Lately, the market's been all over the place. Some call it "range bound"; others call it "volatile". Whatever you call it, the market has been nothing short of erratic. For most investors though, getting a grasp on volatility can be challenging. In this article, we'll help clear things up a little bit.

Measuring Blood Pressure
First, there is a measurement of volatility in the market: the Market Volatility Index (VIX), which is a measurement of implied volatility for the S&P 500 futures. The futures are traded on the Chicago Board of Options Exchange.

What some fail to mention in an explanation of the VIX, however, is that it is not only a measurement of fear within the markets, but also gives insight to the cost of option premiums. As the VIX rises, fear is said to have increased in the market, along with the price of option premiums. After all, those who are writing options want to be compensated for the risk they are taking on.

And, if fear levels are rising, meaning the market could become more and more erratic, option writers (sellers) need more money, given the risk of their options expiring in-the-money. All of which would mean the option writers could lose hordes of money. (To learn more, see Gauging Sentiment With The Volatility Index.)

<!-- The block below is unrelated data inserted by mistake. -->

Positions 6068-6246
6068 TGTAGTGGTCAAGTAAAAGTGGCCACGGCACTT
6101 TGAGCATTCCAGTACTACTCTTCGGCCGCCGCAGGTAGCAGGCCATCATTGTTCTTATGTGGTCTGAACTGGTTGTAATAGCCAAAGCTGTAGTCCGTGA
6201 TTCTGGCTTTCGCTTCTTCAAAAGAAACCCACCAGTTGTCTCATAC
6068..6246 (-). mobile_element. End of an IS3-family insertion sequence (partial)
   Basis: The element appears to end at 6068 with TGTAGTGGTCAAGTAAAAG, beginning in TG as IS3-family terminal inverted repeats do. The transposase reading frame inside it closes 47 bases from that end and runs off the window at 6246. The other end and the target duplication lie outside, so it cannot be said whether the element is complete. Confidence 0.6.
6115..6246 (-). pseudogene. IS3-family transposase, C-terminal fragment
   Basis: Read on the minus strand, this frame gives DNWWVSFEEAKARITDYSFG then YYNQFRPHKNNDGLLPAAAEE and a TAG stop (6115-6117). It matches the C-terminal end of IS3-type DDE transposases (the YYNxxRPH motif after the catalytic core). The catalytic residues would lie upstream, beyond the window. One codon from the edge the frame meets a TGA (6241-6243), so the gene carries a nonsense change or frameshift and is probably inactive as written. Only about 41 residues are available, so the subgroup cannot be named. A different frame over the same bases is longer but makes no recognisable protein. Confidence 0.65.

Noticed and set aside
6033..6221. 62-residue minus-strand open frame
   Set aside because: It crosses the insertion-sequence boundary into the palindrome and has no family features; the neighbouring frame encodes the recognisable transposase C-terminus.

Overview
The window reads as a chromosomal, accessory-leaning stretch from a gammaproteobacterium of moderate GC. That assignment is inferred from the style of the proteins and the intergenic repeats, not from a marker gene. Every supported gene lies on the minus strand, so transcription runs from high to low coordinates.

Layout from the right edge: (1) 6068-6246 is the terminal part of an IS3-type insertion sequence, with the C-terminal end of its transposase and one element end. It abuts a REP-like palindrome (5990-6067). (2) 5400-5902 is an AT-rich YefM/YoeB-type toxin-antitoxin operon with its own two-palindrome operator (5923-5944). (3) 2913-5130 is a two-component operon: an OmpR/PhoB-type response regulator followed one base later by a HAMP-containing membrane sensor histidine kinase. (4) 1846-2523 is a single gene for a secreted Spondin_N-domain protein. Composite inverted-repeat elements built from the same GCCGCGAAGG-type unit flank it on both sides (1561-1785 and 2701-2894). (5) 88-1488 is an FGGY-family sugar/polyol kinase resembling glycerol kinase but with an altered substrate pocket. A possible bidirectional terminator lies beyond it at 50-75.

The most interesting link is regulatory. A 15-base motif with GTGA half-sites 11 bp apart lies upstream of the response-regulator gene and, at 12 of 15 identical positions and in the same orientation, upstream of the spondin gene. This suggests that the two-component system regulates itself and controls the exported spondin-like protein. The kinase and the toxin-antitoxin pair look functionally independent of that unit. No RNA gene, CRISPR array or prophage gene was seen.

As a value, the VIX can trade anywhere between 5 and 100; however, the VIX may trade in ranges, based the market paradigms at any given moment. Check out this information:

Historical Heart Rate
From 1991 until later half of 1998, the VIX traded with an approximate floor of about 10, but never spent much time above 30. But then, as the dotcom era took over in the late '90s, the VIX found a new range trading from roughly 20 to 50. In 2002, spikes to 50 coincided with dramatic market lows.

Then, in 2003, the VIX once again fell below 30, and has traded in the 10 to 20 range ever since, with the exception of three spikes.

One of these spikes (up to 23.81) came in the early summer of 2006. In the three months prior to the VIX topping out in 2006, the S&P 500 lost 8% from the May high. Then, this past March, the VIX again spiked over 20 to 21.25. From February to March, the S&P 500 lost 6.7%, before recovering. Most recently, on August 9, the VIX spiked to a high of 26.90, and since the middle of July, the S&P 500 has lost 8.2%.

A New Paradigm
Are you beginning to see a trend here? Actually, let me rephrase that. Are you beginning to see the current market paradigm? If the VIX falls back below 20, the current paradigm could easily continue, and investors may want to look for new highs.